Sign of the times

MTG’s decision to split into two, with businesses focusing on broadcasting and streaming and growth areas such as eSports respectively, was a long-term strategy, according to MTG corporate affairs chief and UK CEO Matthew Hooper. Stuart Thomson reports.

Modern Times Group’s (MTG) decision to invest heavily in eSports, multichannel networks and online gaming, and subsequently to split in two, was the result of a careful assessment of the future entertainment services and a realisation, following the launch of its Viaplay SVOD service, that people were moving to different forms of entertainment, according to Matthew Hooper, recently appointed as EVP, group head of corporate affairs and CEO, MTG UK, and soon to hold the same position at broadcast arm Nordic Entertainment Group UK.

“We decided to self-disrupt,” Hooper told attendees at an event organised by Ampere Analysis in London recently. “We did it to ourselves before it was done to us.” The decision to split the group in two, with the MTG brand reserved for the high-growth areas of eSports, MCNs and online gaming and a new company, Nordic Entertainment Group, taking over the free and pay TV activities, streaming outfits and production activity, which was announced in March, was a logical extension of this strategy and had been in train in some shape or form “for a long time”.

He said that MTG set an ambition in 2013 to become a digital entertainment company rather than a channels group. While the development of online video services Viaplay and Viafree was already in train, the bulk of the group’s business was in linear TV, something that remains the case: “That represents a strong installed base that is gradually moving towards the streaming space, but it is still very important today.”

MTG’s initial decision to focus its future investment efforts on eSports and multichannel networks as the key growth areas, was the first step. The group bought into eSports through its acquisition of a majority stake in Turtle Entertainment, owner of eSports leader ESL; acquired Scandinavian eSports firm Dreamhack; and expanded into multichannel networks with the acquisition of ZoominTV. Investments in gaming outfits Kongregate and InnoGames followed.

The decision to split in two followed the failure of a proposed sale of the Nordic Entertainment arm to Danish telco TDC, leaving MTG to focus as planned on new growth areas. However, Hooper said that the sale plan was essentially part of the same strategy.

TDC pulled out of the plan after it received an acquisition offer from Australian infrastructure investment outfit Macquarie, which made ending the MTG plan a condition of its offer. Hooper said that MTG still had a strong relationship with TDC and there were lots of links between the two companies. However, he said the cancellation of the TDC sale was “a missed opportunity” for both sides to create a fully converged telecom and media company.

The architecture of the split follows lines that already exist within MTG. The Nordic Entertainment business will combine with MTG Studios including production arm Nice Entertainment and YouTube network Splay Networks, “which is more about influencer campaigns now”, according to Hooper, and is being taken out of the former MTGx digital portfolio. The addition of Splay Networks to Nordic Entertainment makes sense because it also has “a very Nordic focus”.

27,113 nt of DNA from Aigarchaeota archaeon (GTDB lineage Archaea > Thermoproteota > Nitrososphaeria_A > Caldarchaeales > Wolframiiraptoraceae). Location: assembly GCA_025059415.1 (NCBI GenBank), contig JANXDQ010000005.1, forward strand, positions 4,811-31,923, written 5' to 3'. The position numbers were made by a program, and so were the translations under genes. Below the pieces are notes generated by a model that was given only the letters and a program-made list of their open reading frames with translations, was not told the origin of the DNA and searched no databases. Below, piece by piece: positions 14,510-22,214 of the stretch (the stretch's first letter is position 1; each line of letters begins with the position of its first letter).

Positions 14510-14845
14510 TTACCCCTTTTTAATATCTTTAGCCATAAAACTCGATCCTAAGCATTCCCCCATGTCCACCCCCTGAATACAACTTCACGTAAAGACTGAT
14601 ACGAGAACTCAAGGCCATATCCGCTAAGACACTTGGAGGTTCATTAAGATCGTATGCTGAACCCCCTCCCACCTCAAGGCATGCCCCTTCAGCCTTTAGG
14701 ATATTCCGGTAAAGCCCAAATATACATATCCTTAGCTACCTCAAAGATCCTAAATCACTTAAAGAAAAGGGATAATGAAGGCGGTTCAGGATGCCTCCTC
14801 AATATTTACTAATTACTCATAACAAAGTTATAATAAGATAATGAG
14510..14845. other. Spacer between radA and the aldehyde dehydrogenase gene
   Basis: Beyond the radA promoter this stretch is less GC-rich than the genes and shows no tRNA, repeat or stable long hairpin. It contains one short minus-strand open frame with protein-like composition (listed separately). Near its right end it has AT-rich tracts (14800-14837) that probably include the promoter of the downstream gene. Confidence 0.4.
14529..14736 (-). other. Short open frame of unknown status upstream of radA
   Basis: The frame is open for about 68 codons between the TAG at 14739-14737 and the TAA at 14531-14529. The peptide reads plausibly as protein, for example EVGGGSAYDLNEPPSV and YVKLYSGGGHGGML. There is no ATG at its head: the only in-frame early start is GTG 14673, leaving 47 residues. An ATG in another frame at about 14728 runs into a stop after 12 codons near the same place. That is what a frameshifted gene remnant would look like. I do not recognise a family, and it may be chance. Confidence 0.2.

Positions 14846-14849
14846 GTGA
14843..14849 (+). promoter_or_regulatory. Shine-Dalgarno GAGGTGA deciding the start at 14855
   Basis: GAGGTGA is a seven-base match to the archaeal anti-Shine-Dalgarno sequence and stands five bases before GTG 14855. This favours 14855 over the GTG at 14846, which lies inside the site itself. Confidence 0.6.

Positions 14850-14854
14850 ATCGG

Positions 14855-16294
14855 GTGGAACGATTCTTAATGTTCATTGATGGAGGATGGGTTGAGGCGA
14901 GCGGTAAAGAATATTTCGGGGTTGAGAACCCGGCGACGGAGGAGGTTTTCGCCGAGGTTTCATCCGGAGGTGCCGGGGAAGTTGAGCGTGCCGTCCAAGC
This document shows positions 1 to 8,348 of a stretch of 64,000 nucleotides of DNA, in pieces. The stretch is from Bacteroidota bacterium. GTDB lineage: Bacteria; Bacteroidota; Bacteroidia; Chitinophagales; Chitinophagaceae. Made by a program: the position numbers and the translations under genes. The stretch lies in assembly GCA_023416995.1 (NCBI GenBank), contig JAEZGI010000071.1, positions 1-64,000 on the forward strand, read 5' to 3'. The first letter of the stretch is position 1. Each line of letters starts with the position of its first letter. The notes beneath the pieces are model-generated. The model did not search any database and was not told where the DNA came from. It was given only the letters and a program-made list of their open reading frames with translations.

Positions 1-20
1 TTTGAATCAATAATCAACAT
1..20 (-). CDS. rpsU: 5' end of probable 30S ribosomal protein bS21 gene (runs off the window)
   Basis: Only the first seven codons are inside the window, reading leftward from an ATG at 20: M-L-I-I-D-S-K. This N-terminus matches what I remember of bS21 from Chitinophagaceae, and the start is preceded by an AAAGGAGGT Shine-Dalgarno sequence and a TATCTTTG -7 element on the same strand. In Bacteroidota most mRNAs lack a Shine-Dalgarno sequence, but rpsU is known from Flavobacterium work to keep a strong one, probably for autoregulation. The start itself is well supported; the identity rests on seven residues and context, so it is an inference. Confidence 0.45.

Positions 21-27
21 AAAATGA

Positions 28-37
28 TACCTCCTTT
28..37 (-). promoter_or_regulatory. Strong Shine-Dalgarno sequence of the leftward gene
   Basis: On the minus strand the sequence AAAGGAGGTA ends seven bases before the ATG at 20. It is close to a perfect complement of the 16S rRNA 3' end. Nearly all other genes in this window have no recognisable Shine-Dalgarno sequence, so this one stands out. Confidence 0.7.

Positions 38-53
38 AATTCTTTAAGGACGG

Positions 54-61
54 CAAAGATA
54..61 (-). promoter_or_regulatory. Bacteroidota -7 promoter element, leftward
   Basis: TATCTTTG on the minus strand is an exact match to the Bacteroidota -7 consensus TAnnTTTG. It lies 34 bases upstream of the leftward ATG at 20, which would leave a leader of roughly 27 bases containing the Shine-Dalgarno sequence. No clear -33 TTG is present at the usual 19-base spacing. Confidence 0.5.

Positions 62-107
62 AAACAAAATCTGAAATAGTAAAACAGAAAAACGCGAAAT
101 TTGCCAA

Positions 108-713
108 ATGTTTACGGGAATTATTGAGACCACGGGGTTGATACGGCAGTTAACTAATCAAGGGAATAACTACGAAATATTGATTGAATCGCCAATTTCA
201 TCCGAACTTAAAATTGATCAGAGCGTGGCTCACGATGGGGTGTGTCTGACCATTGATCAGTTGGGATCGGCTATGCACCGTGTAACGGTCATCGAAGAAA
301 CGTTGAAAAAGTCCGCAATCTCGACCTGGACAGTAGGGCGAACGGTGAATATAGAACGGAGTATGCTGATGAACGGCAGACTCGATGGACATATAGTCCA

Hooper said that since content can be distributed across linear and streaming services, it made sense to have Viaplay and Viasat put together with content production. The third part of the strategic shift, was the sale of MTG’s international businesses, which was completed by the sale of its majority stakes in Bulgaria’s Nova Broadcasting to investment outfit PPR, and urban culture media group Trace to TPG Growth. MTG sold out of its international businesses to finance its investment in new areas.

The decision to finance the MTG-Nordic Entertainment split through a distribution to shareholders would result in a well-financed MTG business set for growth, said Hooper, leaving debt with the more established Nordic Entertainment Group.

On the MTG side, Hooper said that both eSports and gaming are huge growth opportunities, and that advertising and sponsorship around eSports could be extended beyond the core young-male audience. “eSports enthusiasts are typically younger but it does extend,” he said. “Brands like Mercedes and others are coming in. And everyone knows the size of the mobile gaming market. With Kongregate you have 100,000 free to play games. You have gaming IP being created every day.”

On the Nordic Entertainment side, Hooper said that a large amount of revenue and profit still comes from traditional TV businesses and that is important in securing the financial future of the company. He said that the new company would benefit from the fact that Nordic content “travels very well”.

MTG has seen that the group had a good opportunity to create original content for Viaplay, and Nordic Entertainment has an opportunity to go further, he said. Viaplay continues to be well-placed to compete in the Nordic streaming market, offering premium sports, as well as a strong first-play window and the resources to create original content. “[Netflix is] quite different, but they have been fantastic for broadening the appeal of SVOD and streamed content,” he said.

Hooper added that, in general, TV could still be a growth business, whatever the superior growth trajectory of eSports.

“Convergence is a reality but the strategy we have had is… making our content available very widely.”

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